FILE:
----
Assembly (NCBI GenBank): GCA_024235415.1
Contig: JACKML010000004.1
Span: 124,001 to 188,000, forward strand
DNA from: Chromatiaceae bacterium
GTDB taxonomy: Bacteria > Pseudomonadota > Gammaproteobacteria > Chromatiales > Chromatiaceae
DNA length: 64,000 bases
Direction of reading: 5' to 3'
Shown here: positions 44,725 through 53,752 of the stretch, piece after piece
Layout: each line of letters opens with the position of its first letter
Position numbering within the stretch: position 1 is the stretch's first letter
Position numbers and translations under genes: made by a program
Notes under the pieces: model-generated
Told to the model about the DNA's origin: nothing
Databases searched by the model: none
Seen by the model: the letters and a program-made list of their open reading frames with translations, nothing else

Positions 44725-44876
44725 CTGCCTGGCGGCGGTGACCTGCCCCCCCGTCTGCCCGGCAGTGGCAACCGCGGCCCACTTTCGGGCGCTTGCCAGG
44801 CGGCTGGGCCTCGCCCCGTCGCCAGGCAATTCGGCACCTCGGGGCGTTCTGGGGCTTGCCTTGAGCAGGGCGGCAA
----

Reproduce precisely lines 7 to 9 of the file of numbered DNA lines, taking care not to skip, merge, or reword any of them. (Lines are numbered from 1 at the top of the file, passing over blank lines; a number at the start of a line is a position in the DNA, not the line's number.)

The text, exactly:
Direction of reading: 5' to 3'
Shown here: positions 44,725 through 53,752 of the stretch, piece after piece
Layout: each line of letters opens with the position of its first letter